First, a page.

I know I have touched upon infertility over the past year of writing, but many of my friends and acquaintances only know me now through my role as mom. For anyone, who has never experienced infertility, it is a unique journe, and a source of ongoing grief and trauma through one’s childbearing years. Even once a person has given up on the idea of every getting pregnant or giving birth, there are these monthly reminders of what could have been and isn’t. When I think about the things that have caused me to doubt God the most, it is infertility, and walking along side my son through trauma.
The background is that 10 years ago, my ex and I had been trying to conceive a baby for over a year and finally went through invasive and thorough testing to determine why it wasn’t happening for us. After all, we were young, seemingly healthy, happily married, so next logical step was to build a family together. Interestingly enough, the only indication that could be found for our inability to conceive was severe male-factor infertility, of unknown cause,with a very slim possibility of us ever being able to conceive without medical intervention. So, we began the physically painful and emotionally devastating year of IVF, and, 3 rounds later, finally gave up.
The problem, though, with being a 26-year-old married woman is that all your friends around you are starting families. So, while I was grieving the loss of my dream for motherhood, all my friends around me were popping kids out left and right. There was a period of time where I couldn’t go to baby showers, and even church could be triggering, as I was surrounded by pregnant bellies and babies. Meanwhile, I never gave up hope in a miracle for us and yet, every month I got a reminder of what wasn’t to be. It was only in the past few years that I have been able to celebrate the pregnancy of friends and family, with little challenge and true happiness for them.
I think a lot of people assume that when couples who cannot have children, adopt, that is the end of the grief over infertility. Fortunately, I approached adoption with eyes wide open, in that regards. I never expected my boys to fill the hole left by not being able to get pregnant. I adopted because I wanted to be a mom, but I knew I would still miss out on the experiences of pregnancy, breastfeeding, and cuddling an infant, and I accepted that. I also knew that my own experience gave me even greater capacity for walking with them in their own stories. Being their mom is one of the hardest jobs of my life, but also the greatest joys, but there is an inherent grief in adoption. Jody Lander’s summed up the conflict of being an adoptive mom the best:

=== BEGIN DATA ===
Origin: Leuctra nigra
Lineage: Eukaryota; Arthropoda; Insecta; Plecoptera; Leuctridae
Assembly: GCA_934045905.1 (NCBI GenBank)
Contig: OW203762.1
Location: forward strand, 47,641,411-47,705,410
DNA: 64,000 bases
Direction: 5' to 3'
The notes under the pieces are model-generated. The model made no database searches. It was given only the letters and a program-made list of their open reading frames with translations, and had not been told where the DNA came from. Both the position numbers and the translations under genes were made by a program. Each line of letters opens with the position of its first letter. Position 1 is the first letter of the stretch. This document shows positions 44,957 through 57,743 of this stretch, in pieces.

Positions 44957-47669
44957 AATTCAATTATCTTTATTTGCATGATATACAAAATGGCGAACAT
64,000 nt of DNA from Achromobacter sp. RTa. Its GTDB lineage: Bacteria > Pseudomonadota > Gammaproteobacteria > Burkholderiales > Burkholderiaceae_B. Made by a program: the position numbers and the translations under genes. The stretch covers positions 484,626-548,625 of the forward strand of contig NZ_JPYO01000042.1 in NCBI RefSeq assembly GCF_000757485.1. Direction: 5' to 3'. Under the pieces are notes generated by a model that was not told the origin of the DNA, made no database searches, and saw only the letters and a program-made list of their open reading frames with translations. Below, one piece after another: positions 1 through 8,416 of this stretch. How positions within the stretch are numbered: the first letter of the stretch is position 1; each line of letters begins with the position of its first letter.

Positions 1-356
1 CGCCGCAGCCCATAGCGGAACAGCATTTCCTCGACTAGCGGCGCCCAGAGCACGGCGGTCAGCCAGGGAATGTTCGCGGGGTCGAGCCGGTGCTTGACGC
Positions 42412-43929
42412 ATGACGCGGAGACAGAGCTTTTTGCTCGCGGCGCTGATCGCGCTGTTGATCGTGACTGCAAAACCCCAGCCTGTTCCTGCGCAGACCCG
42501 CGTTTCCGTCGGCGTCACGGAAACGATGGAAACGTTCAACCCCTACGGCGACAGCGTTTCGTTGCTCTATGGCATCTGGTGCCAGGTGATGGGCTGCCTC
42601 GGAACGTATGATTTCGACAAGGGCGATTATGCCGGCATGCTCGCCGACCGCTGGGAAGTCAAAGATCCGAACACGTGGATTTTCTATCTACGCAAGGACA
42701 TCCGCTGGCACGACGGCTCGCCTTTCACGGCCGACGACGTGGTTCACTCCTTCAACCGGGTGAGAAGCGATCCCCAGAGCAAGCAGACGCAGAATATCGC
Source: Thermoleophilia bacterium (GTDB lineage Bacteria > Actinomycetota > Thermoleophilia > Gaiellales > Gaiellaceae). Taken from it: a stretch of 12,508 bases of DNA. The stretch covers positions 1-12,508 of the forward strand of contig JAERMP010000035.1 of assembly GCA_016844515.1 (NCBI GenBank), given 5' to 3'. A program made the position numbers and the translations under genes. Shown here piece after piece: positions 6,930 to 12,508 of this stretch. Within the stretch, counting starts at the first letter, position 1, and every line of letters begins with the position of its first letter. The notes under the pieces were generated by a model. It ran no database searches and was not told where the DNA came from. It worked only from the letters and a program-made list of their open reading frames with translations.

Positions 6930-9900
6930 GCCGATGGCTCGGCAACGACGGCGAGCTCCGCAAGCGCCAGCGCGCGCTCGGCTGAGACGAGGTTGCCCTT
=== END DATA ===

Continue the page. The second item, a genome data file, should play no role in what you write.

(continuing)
A lot of people reached out to me after my last post and I appreciate the concern. First off, what I want to say, is that often, when I write, it is in the moment. And there is a reason for that. First off, it is helpful for me to write when I am deep in the trenches with whatever is going on. Writing has allowed me to make coherent sense of my thoughts and feelings. Also, I think it is important for people to hear the feelings of people in the midst of the story. So often, things are written through the perspective of time and hindsight (as is some of my writing). For the most part, though, I write without the luxury of distance. For all those of us walking along side people through difficult stories, it is important to “hold space for the feelings” (said by a friend of mine) without trying to convince people that those feelings aren’t real or valid.
So, the reason for sharing all this, is that I am walking in a very difficult space right now and I am only touching on the edge of the story. This whole baby thing, reactivated a lot of my own trauma over my over infertility and brought some of those feelings from 10 years ago back to the surface. But now, I am having to process through them in the middle of trying to grieve through the end of my marriage and the upcoming anniversary of the day I found out my ex was cheating. Oh, and yes, I am still trying to be mom and walk alongside my sons as they try to process their own feelings and as we try to find our footing as a family of three. Don’t worry, we have a therapist to help!
People have expressed concern over my anger and bitterness with God. I have been walking a very hard journey for a decade and there have been glimpses of God’s grace and love, but I have spent many years feeling alone in my faith. I am not saying I am walking away, but lately I feel like my faith hurts. It hurts to see God bless other people while I am struggling. It hurts to hear people tell stories of God turning evil for good, when it isn’t my experience now. I will never understand why so many times God has answered my prayers by saying “no”. I know I have mentioned in the past, I love the show, Gilmore Girls. There is a scene in the end of season 6 that the words keep playing over in my head:
“So I am hanging on to the bumper and life goes on and the car goes on, and I get really badly bruised and I’m hitting potholes. And it hurts. It really hurts. So yesterday I had to let go of the bumper. Because it hurts too much.”
Some days, I just want to let go of the bumper because hoping that God will intervene, hurts too much. Yes, people can give me all the advice in the world, and all the anecdotal stories of people that have had God intervene greatly. But right now, right in this moment, I am badly bruised.